Dr Parnell now has a richly-skilled team of colleagues helping her deliver her EMDRIA-accredited Parts One and Two trainings in the US, as well as the Part Three Advanced EMDR workshops she also brings to the UK, and in many a spirited and inspiring discussion in the Californian redwoods, we discussed the essential importance of new trainees internalising the standard procedural steps of EMDR, rather as anyone learning to dance properly must have the basic rhythms of Salsa, Lindy Hop, Waltz, Foxtrot and the rest, without which dance can be a mess of spills, confusion and trodden toes.
There was so much to find stimulating; here a few of the gems I brought home with me:
- How, with proactive and imaginal interweaves at appropriate moments in Phase Four processing, a client-attuned EMDR therapist can help a client creatively repair even the very earliest attachment wounds. She can ask for example what the child ego state needs at critical moments of remembered trauma, and invite the client to imagine that different, warm, supportive, protective experience – with help if necessary from the imaginal resource team tapped in/installed earlier in Phase Two preparation. It doesn’t change what happened, but it can profoundly change how that experience is remembered in the brain.
- Successful therapy relies not just on what the therapist does and what the client says, but how the client talks and what they do inside their bodies. We can search for more nuanced meanings – for example the sorrow in sadness;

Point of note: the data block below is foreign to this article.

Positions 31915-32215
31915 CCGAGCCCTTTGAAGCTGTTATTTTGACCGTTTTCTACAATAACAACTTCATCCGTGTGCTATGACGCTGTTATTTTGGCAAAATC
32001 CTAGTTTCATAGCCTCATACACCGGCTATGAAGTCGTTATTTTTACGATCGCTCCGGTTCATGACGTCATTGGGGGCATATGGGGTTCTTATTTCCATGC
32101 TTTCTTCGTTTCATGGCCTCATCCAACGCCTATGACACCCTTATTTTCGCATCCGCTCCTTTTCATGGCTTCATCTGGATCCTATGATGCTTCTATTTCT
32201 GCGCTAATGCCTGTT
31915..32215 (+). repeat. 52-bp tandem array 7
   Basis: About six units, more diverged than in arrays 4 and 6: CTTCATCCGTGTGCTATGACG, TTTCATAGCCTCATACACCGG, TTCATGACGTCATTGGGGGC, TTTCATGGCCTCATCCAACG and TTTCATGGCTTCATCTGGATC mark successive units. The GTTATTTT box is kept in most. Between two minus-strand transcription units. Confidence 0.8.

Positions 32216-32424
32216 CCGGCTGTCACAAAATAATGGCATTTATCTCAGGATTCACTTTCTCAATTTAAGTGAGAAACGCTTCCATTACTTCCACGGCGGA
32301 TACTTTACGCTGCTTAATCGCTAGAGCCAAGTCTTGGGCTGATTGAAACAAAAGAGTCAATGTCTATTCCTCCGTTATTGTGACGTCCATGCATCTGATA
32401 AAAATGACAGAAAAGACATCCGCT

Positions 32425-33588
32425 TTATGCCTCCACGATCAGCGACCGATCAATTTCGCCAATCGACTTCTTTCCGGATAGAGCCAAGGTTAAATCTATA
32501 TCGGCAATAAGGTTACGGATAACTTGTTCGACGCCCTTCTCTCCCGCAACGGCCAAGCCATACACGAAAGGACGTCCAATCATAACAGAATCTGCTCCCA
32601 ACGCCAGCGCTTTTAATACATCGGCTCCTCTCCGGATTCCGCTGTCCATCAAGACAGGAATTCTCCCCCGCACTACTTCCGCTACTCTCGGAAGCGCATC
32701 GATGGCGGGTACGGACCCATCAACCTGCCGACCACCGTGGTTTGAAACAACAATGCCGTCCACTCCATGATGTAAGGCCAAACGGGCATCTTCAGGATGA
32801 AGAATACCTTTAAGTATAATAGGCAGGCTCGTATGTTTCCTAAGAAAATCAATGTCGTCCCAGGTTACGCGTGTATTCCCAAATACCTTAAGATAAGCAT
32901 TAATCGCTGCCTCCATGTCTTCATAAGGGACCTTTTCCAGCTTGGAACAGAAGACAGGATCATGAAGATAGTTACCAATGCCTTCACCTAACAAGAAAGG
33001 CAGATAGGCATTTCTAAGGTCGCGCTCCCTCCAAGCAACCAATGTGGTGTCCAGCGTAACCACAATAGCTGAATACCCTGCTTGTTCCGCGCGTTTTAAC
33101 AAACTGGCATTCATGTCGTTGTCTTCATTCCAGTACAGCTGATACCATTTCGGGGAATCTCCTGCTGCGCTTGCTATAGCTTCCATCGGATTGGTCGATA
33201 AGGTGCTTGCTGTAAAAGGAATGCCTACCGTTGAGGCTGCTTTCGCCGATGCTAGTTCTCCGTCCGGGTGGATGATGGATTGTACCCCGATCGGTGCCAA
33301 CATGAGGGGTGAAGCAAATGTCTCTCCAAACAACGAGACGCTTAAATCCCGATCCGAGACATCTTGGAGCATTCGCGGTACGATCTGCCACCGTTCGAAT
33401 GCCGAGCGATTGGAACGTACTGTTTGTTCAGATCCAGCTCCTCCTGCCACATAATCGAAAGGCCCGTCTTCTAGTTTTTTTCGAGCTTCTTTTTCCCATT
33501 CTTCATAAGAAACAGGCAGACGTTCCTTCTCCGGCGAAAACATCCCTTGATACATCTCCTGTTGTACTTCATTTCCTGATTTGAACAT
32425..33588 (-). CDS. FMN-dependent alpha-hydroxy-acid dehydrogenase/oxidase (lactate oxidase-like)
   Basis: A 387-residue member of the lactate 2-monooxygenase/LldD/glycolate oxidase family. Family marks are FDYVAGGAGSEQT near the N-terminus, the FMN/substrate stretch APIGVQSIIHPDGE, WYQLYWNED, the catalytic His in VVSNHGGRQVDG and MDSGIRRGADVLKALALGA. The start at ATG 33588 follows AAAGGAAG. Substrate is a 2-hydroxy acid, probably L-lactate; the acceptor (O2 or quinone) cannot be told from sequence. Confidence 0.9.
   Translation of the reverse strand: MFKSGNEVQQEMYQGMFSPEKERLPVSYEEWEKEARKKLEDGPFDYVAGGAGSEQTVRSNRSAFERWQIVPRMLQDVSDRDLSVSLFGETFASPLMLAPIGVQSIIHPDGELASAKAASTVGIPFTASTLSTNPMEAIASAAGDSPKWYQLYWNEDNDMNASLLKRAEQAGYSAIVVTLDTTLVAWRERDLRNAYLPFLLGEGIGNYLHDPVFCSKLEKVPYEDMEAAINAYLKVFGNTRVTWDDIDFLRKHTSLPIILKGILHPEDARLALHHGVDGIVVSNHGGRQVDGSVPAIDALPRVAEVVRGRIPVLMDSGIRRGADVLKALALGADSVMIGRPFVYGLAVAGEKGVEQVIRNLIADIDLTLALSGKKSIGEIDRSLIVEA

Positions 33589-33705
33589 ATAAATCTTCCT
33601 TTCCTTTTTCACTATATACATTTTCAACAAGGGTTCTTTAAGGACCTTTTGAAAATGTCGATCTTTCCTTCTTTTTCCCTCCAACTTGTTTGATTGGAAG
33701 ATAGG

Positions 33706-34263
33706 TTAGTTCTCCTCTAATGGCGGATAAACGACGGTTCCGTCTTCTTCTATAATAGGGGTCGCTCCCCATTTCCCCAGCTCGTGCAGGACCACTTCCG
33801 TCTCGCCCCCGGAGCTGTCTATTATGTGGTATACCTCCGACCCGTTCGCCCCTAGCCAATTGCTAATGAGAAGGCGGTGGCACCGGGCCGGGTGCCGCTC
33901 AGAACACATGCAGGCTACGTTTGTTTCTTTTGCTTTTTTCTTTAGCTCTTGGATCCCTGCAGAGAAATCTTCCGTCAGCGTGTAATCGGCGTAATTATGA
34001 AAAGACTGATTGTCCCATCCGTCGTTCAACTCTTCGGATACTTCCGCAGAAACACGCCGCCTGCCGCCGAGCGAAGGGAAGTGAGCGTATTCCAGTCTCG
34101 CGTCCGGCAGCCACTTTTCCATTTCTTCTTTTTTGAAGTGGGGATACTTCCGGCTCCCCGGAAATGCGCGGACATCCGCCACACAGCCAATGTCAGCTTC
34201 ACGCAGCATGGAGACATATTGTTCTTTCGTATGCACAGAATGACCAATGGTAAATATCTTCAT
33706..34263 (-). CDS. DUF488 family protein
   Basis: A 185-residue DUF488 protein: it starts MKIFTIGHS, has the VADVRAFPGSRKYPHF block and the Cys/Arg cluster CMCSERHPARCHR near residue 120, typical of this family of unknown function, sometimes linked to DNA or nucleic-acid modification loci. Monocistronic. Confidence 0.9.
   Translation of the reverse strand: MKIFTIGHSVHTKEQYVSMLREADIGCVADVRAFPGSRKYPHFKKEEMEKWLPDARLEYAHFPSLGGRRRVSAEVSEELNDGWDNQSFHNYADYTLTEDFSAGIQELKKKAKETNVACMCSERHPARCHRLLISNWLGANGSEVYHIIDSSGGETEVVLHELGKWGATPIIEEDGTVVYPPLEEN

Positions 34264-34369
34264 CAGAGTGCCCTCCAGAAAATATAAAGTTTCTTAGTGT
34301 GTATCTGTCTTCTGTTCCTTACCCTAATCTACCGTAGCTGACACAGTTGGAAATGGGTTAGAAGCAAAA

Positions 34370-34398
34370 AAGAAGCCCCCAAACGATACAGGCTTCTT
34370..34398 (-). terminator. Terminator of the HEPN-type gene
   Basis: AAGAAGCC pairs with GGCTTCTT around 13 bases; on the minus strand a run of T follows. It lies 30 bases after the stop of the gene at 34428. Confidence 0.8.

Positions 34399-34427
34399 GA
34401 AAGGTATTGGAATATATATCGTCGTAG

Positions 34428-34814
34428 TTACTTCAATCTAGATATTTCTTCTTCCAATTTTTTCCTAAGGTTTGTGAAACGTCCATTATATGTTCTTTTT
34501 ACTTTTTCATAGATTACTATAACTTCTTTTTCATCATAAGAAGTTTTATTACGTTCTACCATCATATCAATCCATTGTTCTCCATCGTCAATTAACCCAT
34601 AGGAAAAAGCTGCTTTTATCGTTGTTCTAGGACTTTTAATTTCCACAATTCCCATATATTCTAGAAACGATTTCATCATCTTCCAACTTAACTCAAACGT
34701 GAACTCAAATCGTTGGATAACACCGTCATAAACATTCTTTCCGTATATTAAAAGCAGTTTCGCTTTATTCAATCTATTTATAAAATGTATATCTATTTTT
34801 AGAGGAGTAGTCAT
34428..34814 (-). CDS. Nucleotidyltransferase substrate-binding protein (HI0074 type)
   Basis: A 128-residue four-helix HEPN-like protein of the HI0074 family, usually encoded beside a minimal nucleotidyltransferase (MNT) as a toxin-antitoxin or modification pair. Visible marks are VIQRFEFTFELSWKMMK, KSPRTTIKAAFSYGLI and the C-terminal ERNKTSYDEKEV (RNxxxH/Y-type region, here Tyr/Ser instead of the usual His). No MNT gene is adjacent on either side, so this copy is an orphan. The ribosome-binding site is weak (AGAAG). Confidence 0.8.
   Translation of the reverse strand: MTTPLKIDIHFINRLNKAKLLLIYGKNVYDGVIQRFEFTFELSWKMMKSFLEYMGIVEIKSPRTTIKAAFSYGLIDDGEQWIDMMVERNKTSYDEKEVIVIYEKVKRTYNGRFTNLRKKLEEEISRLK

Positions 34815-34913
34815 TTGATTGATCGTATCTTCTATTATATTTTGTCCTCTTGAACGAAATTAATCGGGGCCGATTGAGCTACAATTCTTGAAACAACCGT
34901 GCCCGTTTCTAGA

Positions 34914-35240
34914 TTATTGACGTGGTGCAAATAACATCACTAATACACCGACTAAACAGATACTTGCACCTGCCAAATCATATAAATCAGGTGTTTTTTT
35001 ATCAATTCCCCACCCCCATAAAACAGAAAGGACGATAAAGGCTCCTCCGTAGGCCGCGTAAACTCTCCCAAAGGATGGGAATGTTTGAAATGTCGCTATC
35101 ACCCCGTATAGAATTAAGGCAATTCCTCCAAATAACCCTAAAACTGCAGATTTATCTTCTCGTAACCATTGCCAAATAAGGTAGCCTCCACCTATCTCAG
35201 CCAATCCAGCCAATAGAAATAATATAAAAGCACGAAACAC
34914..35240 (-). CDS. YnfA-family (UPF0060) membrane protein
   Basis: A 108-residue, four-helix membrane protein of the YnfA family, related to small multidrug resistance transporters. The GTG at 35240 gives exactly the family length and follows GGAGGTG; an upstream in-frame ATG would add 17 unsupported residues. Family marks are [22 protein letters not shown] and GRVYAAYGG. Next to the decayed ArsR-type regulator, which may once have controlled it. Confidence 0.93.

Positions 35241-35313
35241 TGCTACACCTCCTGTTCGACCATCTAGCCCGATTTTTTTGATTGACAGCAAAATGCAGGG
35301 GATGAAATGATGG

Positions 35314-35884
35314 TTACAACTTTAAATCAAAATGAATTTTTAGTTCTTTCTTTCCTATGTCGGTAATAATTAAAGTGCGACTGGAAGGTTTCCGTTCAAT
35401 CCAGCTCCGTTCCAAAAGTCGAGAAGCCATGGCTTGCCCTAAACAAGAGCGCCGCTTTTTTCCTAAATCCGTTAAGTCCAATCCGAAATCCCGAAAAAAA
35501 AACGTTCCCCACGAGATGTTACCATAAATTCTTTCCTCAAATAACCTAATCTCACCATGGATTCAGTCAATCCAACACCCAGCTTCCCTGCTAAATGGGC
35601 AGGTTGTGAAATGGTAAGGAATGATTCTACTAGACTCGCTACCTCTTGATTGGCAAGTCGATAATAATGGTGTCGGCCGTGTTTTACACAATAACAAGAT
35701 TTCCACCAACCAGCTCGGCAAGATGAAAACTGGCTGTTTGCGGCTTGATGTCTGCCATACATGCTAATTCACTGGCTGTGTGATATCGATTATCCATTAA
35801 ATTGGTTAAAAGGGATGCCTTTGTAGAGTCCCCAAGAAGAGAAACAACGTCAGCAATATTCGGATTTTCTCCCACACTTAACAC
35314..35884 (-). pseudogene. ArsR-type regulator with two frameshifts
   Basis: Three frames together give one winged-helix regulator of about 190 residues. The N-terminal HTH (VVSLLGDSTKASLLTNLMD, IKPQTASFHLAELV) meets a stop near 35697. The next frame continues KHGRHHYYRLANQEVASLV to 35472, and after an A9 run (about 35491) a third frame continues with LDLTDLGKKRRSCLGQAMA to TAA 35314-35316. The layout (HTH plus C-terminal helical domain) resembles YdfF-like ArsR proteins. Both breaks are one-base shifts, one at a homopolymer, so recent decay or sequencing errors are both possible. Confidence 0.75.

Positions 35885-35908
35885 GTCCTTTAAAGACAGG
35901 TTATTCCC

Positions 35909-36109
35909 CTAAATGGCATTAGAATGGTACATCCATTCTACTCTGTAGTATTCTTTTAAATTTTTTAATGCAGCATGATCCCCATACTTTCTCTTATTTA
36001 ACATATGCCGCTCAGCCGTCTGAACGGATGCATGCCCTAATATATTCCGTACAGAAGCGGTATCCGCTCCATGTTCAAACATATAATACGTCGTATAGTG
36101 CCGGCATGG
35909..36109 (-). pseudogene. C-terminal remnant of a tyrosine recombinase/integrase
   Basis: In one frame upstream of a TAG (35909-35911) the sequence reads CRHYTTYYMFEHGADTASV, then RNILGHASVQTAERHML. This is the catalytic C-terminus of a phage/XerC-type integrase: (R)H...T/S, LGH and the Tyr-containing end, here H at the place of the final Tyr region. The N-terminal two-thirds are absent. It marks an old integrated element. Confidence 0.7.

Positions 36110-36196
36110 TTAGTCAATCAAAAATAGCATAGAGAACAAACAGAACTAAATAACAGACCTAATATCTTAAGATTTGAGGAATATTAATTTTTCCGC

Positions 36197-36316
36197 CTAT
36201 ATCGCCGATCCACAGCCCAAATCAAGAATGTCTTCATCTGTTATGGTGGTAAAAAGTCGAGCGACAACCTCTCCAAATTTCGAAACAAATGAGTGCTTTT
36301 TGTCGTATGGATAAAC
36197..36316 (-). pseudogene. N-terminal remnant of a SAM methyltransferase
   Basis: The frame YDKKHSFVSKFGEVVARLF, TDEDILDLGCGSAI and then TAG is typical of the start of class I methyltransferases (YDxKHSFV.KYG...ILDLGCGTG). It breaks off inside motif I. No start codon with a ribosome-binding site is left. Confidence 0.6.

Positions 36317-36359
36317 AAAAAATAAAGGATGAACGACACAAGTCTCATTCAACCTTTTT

- From Somatic Experiencing, the extra question: ‘How present ARE you?’ ‘How do you know you feel distressed?’ Or, when relaxed, ‘How do you know it’s pleasing to you?’ The explicit reconnecting of body and mind with the goal of therapy, restated at the beginning of every session, can make such a difference.
- Orient to the body, and – such a lovely interweave – ‘Bring your awareness to what you’ve just said, and let’s spend some time (or just hang out) with that.’
- And, how about just inviting a client to ‘Notice your adult body,’ or to ‘Let that thought/awareness seep into your body like a slow rain…’
- At the end of a powerful session, therapists might offer to place their stockinged feet gently over the client’s feet to ground them back to present reality – tender, and powerful.
- Or to regulate arousal, clients might be encouraged to press their knees outwards with the palms of each opposite hands. Or, when processing, to stand up with tappers/buzzers under their feet.
- And did you know a basic fact of evolutionary biology, that females when in danger orient to a person, where males orient to the source of the danger? Makes sense, but it was new to me.
The setting at Fourteen-Forty as the locals call it (financed by the way by a seriously rich internet power-couple from Silicon Valley just up the road – this is after all California) inspired us to think bigger, to revel in the power of the imagination.
Many of the techniques advocated by experienced trainers and facilitators seemed to have at their roots a wonderful and liberatingly holistic view of life, of the true nature of our mind-bodies or body-minds.
At the heart of attachment rupture is a splitting of that body and mind, and Dr Parnell’s Attachment-Focused EMDR has become, to me, a central and powerful way of using our amazingly powerful therapy to facilitate the essential repair work of trauma therapy.